Django 3 : Creating our first model

Louis SanchezJanuary 19th 2021, 6:33

Databases and Django

Django can interface with many databases. However, during the development of our application, we use SQLite libraries that are included in Django.

Step 1 : We will modify settings.py to set our connection to the database:

DATABASES = {
    'default': {
        'ENGINE': 'django.db.backends.sqlite3',
        'NAME': BASE_DIR / 'db.sqlite3',
    }
}

Creating simple models

Step 2 : First, you need to define a UserProfile model. Add the following lines to the models.py in the myproject folder:

from django.db import models
class UserProfile(models.Model):
    name = models.CharField(max_length=50, verbose_name="Name")
    login = models.CharField(max_length=25, verbose_name="Login")
    password = models.CharField(max_length=100, verbose_name="Password")
    phone = models.CharField(max_length=20, verbose_name="Phone number" , null=True, default=None, blank=True)
    born_date = models.DateField(verbose_name="Born date" , null=True, default=None, blank=True)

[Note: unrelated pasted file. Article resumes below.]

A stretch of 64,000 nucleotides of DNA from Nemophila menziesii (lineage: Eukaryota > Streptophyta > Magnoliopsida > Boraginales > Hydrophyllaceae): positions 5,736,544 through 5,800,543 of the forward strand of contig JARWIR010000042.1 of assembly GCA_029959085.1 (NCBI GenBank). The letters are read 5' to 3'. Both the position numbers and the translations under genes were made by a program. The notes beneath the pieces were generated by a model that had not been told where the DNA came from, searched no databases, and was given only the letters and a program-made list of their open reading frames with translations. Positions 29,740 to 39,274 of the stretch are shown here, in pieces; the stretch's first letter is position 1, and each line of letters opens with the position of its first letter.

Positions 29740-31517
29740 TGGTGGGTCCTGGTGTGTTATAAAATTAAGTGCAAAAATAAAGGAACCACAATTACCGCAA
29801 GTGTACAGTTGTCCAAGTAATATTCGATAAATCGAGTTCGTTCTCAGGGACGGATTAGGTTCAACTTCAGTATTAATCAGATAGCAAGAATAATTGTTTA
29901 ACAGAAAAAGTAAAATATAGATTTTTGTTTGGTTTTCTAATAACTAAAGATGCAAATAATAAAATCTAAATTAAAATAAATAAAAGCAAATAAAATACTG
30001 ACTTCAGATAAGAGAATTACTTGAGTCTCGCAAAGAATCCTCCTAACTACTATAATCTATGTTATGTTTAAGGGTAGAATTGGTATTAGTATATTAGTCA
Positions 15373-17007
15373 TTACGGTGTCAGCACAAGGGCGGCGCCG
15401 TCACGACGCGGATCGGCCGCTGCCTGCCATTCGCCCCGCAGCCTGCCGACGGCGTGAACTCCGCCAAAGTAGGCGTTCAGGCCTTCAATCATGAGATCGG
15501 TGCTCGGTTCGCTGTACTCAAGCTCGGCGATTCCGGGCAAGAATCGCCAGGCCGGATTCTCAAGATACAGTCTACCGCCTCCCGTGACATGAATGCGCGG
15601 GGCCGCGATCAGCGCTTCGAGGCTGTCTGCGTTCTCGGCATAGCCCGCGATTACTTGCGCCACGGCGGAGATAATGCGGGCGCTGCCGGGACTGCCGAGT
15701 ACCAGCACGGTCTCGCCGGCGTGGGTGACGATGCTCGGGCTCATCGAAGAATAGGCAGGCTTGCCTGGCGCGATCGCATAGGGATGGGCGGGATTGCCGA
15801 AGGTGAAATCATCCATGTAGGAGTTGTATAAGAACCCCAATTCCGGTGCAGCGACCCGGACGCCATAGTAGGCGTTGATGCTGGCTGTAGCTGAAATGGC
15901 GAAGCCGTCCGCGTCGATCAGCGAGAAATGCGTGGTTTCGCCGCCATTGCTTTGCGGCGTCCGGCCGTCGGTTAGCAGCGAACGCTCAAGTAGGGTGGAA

last_connection = models.DateTimeField(verbose_name="Date of last connection" , null=True, default=None, blank=True)
    email = models.EmailField(verbose_name="Email")
    years_seniority = models.IntegerField(verbose_name="Seniority", default=0)
    date_created = models.DateField(verbose_name="Date of Birthday", auto_now_add=True)

Activating the application

Step 3 : In order for Django to keep track of your application and be able to create database tables for its models, you have to activate it. To do this, edit the settings.py file and add blog.apps.BlogConfig to the INSTALLED_APPS setting. It should look like this:

INSTALLED_APPS = [
    'django.contrib.admin',
    'django.contrib.auth',
    'django.contrib.contenttypes',
    'django.contrib.sessions',
    'django.contrib.messages',
    'django.contrib.staticfiles',
    'myproject',
]

Creating and applying migrations

Step 4 : First, you will need to create an initial migration for your UserProfile model. In the root directory of your project, run the following command:

python manage.py makemigrations myproject

Step 5 : Let's take a look at the SQL code that Django will execute in the database to create the table for your model. The sqlmigrate command takes the migration names and returns their SQL without executing it. Run the following command to inspect the SQL output of your first migration:

python manage.py sqlmigrate myproject 0001

Step 6 : Let's sync your database with the new model. Run the following command to apply existing migrations:

python manage.py migrate